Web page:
The writer George Saunders has said that art’s job is not to believably recreate reality or even impart a message but to craft a “kind of black box [that] the reader enters. He enters in one state of mind and exits in another.” What the artist puts in that box could be anything, so long as it evokes something “undeniable and nontrivial” in the audience. In his book Catching the Big Fish David Lynch said that when he came up with Blue Velvet all he had “was red lips, green lawns and the song–Bobby Vinton’s version of Blue Velvet. The next thing was an ear lying in a field. And that was it.”
To give a detailed summary of Blue Velvet would be pointless – you could easily read the film’s entire plot on Wikipedia and know nothing important about it. But to sketch it out briefly: college boy Jeffrey Beaumont (Kyle MacLachlan) returns to his hometown and is drawn into a mystery. Simple.
More important is how Blue Velvet feels, how it oscillates violently between dream and nightmare. Two different universes seem to coexist inside the same town. The first is Norman Rockwell’s imagined 1950’s, a cheery, sexless place that revolves around milkshakes and chastened dates, even though it’s 1986. It’s populated by Jeffrey’s crush Sandy (Laura Dern), his ailing father and the good-natured police detective who tells him not to worry about the severed human ear he found. The second town is a hellscape of rape, murder and sadomasochism populated by people like lounge singer Dorothy (Isabella Rossellini) and Frank (Dennis Hopper), a psychopathic gangster who could be Lynch’s most evil creation. The film’s not so much about the particulars of the plot as how Jeffrey finds himself caught between these worlds. A good American boy who spies through a closet door into a world of sex and violence and sees something he likes, even if he can’t understand why.
Blue Velvet is hypnotically beautiful, but it’s not an easy watch. Not only do horrible things happen, they are lingered on. The film doesn’t even give you the relief of judging or condemning these horrible acts. Instead it presents violent scenes with a cold remove, often following them up with scenes of sumptuous beauty. Roger Ebert, one of the few detractors of the film, said that “The sexual material in Blue Velvet is so disturbing, and the performance by Rossellini is so convincing and courageous, that it demands a movie that deserves it”. He claimed that the movie was beautifully crafted, but too clever for its own good. “Blue Velvet is like the guy who drives you nuts by hinting at horrifying news and then saying, “Never mind.”” But it would be a mistake to think Lynch himself was that removed. For him, it seems, the movie is extremely personal. “When I was little,” Lynch said, explaining the inspiration for Isabella Rossellini’s character, “my brother and I were outdoors late one night, and we saw a naked woman come walking down the street toward us in a dazed state, crying. I have never forgotten that moment.”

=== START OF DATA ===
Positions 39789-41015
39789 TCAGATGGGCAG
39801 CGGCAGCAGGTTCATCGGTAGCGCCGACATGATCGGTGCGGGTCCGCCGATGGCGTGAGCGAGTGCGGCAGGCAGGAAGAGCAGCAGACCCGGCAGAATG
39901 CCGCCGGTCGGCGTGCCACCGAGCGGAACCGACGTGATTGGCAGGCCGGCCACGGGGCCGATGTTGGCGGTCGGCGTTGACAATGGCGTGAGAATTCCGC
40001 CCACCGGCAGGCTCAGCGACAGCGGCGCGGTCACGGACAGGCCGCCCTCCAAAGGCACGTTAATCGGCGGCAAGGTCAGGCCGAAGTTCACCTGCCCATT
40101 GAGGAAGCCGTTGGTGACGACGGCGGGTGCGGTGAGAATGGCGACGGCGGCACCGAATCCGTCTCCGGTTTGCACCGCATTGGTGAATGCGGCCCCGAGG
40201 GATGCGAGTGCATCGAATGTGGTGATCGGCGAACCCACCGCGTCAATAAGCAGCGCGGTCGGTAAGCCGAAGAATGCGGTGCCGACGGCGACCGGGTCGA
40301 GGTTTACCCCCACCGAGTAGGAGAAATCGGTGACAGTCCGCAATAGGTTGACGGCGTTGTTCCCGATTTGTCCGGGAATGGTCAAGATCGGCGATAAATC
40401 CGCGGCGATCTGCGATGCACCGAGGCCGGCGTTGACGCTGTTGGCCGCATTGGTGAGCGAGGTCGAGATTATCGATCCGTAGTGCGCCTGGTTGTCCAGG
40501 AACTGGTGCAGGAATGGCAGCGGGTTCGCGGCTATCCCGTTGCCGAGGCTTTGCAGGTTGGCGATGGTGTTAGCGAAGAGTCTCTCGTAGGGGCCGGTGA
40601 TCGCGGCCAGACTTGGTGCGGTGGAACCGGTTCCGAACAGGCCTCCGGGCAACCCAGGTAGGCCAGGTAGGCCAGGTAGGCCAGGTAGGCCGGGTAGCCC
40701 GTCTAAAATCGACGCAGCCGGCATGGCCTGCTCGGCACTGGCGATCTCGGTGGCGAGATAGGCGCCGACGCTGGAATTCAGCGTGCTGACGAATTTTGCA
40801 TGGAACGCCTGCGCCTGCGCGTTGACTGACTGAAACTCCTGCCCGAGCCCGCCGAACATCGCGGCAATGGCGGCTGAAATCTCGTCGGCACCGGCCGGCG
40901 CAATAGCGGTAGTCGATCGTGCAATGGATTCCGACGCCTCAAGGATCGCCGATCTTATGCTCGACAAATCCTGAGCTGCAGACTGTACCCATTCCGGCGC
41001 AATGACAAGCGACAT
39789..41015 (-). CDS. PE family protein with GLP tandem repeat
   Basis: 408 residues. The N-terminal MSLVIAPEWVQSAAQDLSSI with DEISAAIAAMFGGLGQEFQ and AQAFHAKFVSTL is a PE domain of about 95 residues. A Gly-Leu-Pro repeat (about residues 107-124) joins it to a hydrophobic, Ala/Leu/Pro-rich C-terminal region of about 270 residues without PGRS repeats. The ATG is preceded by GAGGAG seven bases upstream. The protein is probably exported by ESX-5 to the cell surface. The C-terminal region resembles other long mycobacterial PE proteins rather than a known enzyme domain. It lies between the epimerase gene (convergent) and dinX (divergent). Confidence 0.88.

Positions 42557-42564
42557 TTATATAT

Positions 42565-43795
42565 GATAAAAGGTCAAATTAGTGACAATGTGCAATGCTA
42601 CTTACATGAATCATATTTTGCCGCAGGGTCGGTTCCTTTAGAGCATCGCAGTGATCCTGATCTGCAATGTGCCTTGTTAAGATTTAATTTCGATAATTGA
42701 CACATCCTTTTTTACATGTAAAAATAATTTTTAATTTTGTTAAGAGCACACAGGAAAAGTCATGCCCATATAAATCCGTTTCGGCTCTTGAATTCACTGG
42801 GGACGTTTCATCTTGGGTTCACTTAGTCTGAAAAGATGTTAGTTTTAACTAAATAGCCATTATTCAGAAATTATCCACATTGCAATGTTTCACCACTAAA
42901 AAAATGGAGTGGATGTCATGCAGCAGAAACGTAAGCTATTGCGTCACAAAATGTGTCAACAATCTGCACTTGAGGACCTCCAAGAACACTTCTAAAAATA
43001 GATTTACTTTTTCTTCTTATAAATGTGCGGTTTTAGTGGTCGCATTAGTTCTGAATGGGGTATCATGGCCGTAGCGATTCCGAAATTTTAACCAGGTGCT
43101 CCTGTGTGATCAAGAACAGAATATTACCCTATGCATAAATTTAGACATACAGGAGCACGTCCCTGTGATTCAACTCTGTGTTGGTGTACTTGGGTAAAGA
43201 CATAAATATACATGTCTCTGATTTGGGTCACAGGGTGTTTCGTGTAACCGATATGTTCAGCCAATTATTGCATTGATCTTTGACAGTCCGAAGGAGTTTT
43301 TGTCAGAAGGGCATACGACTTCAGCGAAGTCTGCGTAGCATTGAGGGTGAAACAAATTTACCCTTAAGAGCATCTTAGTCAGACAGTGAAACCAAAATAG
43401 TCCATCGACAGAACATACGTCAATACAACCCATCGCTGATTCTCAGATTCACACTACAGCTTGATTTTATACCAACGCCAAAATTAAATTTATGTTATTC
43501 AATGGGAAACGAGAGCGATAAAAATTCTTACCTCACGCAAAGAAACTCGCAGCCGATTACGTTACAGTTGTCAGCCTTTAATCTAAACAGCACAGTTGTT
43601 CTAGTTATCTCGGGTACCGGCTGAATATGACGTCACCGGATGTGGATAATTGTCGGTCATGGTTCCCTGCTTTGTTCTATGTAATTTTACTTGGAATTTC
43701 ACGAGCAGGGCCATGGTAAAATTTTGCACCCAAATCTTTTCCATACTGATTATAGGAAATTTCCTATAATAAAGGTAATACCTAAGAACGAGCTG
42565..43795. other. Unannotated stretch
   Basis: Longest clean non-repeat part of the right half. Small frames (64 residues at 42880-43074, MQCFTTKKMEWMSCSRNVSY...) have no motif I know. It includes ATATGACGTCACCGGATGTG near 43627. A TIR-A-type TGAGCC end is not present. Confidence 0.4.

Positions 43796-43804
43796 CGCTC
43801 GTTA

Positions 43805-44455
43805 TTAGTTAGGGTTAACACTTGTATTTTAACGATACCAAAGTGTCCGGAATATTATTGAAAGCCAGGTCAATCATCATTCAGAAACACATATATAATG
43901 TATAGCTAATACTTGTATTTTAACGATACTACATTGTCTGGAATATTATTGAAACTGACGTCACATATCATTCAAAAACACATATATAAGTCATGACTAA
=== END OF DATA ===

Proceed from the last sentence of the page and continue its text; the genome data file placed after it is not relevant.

Early in the film, before such images of raw horror, it feels like Lynch is setting up archetypes rather than characters – the schoolgirl ingénue, the amateur gumshoe, the mysterious woman. But as the film progresses a rot sets in, eating away at some of the archetypes’ familiar exteriors, revealing something horrifying and unknowable. Lynch violates the unspoken agreement between director and audience by robbing us of any of the tools we might use to make moral or aesthetic sense of the film. The writer David Foster Wallace argued that this is what gives Lynch’s best films such primal power:
…in the absence of such an unconscious contract we lose some of the psychic protections we normally (and necessarily) bring to bear on a medium as powerful as film. That is, if we know on some level what a movie wants from us, we can erect certain internal defenses that let us choose how much of ourselves we give away to it. The absence of point or recognizable agenda in Lynch’s films, though, strips these subliminal defenses and lets Lynch get inside your head in a way movies normally don’t. This is why his best films’ effects are often so emotional and nightmarish. (We’re defenseless in our dreams too.)
Come join us this weekend to enter the black box Lynch has created. The dream might not be real, but when you emerge from the darkness you will feel changed.